The War Over the War
Thursday, June 15, 2006; 12:14 PM
President Bush could have declared a change of course in his overwhelmingly unpopular war in Iraq this week.
Riding high on a few rare glimmers of good news, Bush could have declared that it was time for the U.S. to start its exodus from that troubled country, thereby offering the public a light at the end of the tunnel -- and possibly uniting a deeply fractured country in the anticipation of our troops coming home.
But instead, Bush yesterday made it clear: Not only is he set in his path -- he's embracing the divisive nature of the war and declaring it the No. 1 campaign issue of the 2006 mid-term elections.
It's somehow appropriate that this was also the week that Bush political guru Karl Rove slipped the clutches of the CIA leak investigation. For it is Rove who is the mastermind of the war over the war.
Rove, in New Hampshire on Monday night, trumpeted the new Republican battle cry against Democrats: "They may be with you at the first shots, but they are not going to be with you for the last, tough battles."
By trying to turn attention to the Democrats -- and their incoherent, inconsistent, and irresolute approach to the war -- Rove has once again settled on his usual and reliable game plan: Don't defend, attack!
The War as Political Issue
Peter Wallsten and Maura Reynolds write in the Los Angeles Times: "The Iraq war is the most immediate foreign policy problem besetting the Bush administration. But as a political issue, the White House and top Republican strategists have concluded that the war is a clear winner.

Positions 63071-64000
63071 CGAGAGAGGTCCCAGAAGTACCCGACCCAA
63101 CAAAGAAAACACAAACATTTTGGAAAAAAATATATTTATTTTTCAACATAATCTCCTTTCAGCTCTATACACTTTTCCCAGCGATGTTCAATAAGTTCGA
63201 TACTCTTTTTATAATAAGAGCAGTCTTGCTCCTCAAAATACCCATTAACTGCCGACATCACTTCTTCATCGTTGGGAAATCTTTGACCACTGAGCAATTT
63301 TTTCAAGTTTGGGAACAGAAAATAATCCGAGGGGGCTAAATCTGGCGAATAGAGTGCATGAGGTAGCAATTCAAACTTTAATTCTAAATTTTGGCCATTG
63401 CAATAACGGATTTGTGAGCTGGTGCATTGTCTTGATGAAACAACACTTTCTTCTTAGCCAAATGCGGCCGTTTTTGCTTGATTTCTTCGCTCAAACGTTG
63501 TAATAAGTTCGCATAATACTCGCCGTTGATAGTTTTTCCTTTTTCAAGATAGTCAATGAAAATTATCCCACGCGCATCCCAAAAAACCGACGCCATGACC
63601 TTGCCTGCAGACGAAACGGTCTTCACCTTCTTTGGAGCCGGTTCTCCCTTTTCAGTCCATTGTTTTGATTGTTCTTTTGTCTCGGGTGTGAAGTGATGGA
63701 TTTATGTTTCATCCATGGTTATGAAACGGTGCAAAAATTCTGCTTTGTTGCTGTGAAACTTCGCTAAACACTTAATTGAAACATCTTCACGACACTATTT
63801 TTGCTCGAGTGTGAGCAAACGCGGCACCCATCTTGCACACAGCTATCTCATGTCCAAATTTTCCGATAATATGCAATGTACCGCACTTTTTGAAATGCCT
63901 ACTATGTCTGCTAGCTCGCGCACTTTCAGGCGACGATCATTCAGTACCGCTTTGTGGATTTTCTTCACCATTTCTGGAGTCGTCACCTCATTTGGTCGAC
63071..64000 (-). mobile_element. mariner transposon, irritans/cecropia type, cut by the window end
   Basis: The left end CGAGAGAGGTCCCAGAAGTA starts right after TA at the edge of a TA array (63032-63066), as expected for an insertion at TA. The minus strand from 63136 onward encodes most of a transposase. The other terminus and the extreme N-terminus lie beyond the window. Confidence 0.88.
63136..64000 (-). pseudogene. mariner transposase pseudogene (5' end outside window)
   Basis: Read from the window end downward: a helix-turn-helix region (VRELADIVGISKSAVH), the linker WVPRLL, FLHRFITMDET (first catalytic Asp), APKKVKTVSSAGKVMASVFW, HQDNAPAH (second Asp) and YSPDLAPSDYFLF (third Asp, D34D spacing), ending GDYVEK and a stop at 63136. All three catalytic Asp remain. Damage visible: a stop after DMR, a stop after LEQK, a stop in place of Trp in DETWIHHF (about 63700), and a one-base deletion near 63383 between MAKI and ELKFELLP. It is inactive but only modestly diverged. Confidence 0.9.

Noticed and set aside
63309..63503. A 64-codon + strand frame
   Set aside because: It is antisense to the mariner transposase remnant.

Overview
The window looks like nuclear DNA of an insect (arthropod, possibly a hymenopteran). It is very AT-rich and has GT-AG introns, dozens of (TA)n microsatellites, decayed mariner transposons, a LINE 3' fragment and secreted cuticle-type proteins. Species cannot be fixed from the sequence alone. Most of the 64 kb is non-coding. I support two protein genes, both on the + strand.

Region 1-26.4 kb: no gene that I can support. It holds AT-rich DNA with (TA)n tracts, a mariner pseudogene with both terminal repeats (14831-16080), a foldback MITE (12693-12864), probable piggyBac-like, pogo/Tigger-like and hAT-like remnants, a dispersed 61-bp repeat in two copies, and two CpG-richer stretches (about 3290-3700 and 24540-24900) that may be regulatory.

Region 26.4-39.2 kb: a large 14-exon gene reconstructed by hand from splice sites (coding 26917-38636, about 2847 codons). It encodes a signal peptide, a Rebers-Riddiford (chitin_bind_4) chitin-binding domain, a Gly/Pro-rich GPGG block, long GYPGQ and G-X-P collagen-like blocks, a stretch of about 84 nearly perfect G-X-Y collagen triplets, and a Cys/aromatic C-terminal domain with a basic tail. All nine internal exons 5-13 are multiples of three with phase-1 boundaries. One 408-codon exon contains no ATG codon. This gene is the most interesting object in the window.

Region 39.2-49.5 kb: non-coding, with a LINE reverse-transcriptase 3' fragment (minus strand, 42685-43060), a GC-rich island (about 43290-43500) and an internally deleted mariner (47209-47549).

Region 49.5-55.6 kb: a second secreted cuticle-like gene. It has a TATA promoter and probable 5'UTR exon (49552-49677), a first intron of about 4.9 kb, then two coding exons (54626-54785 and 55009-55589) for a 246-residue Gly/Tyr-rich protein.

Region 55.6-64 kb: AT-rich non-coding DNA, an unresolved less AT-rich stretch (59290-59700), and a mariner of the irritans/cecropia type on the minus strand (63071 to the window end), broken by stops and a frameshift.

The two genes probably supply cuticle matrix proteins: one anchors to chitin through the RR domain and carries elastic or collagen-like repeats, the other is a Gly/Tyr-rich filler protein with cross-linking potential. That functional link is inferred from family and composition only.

"GOP officials intend to base the midterm election campaign partly on talking up the war, using speeches and events to contrast President Bush's policies against growing disagreement among leading Democrats over whether to support immediate withdrawal of U.S. troops.
"Bush's surprise visit to Baghdad on Tuesday -- and a lengthy Rose Garden news conference Wednesday in which he extolled the new Iraqi government -- mark the beginning of a planned months-long effort, which got an unexpected boost with the death last week of Abu Musab Zarqawi, the leader of Al Qaeda in Iraq. . . .
"Ed Gillespie, a former Republican National Committee chairman and a key White House advisor, conceded Wednesday that protracted violence in Iraq and voters' rising doubts 'have had a dampening effect on the president's approval rating.' But, he said, given a choice between Democrats' uncertainty and Bush's firmness, 'that choice favors us.'"
Mark Silva writes in the Chicago Tribune: "With his insistence that the war in Iraq is 'worth it' and his unwavering promise of success there, President Bush is trying to frame congressional elections this November as a contest between a Republican Party resolute on the war in Iraq and a Democratic Party riven by divisions.